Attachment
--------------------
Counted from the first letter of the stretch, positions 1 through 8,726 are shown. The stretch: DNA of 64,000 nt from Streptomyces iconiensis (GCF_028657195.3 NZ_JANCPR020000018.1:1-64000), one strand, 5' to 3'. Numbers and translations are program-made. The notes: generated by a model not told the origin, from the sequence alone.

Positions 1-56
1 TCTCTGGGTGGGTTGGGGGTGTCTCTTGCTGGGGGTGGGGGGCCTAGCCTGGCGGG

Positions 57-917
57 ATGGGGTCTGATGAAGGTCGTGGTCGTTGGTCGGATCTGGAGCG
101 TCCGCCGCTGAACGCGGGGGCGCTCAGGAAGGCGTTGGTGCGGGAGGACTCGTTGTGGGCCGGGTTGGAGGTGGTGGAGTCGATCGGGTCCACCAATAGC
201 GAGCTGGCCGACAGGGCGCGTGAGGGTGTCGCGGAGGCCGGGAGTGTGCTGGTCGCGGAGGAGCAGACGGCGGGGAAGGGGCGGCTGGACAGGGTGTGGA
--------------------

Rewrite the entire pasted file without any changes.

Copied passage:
Counted from the first letter of the stretch, positions 1 through 8,726 are shown. The stretch: DNA of 64,000 nt from Streptomyces iconiensis (GCF_028657195.3 NZ_JANCPR020000018.1:1-64000), one strand, 5' to 3'. Numbers and translations are program-made. The notes: generated by a model not told the origin, from the sequence alone.

Positions 1-56
1 TCTCTGGGTGGGTTGGGGGTGTCTCTTGCTGGGGGTGGGGGGCCTAGCCTGGCGGG

Positions 57-917
57 ATGGGGTCTGATGAAGGTCGTGGTCGTTGGTCGGATCTGGAGCG
101 TCCGCCGCTGAACGCGGGGGCGCTCAGGAAGGCGTTGGTGCGGGAGGACTCGTTGTGGGCCGGGTTGGAGGTGGTGGAGTCGATCGGGTCCACCAATAGC
201 GAGCTGGCCGACAGGGCGCGTGAGGGTGTCGCGGAGGCCGGGAGTGTGCTGGTCGCGGAGGAGCAGACGGCGGGGAAGGGGCGGCTGGACAGGGTGTGGA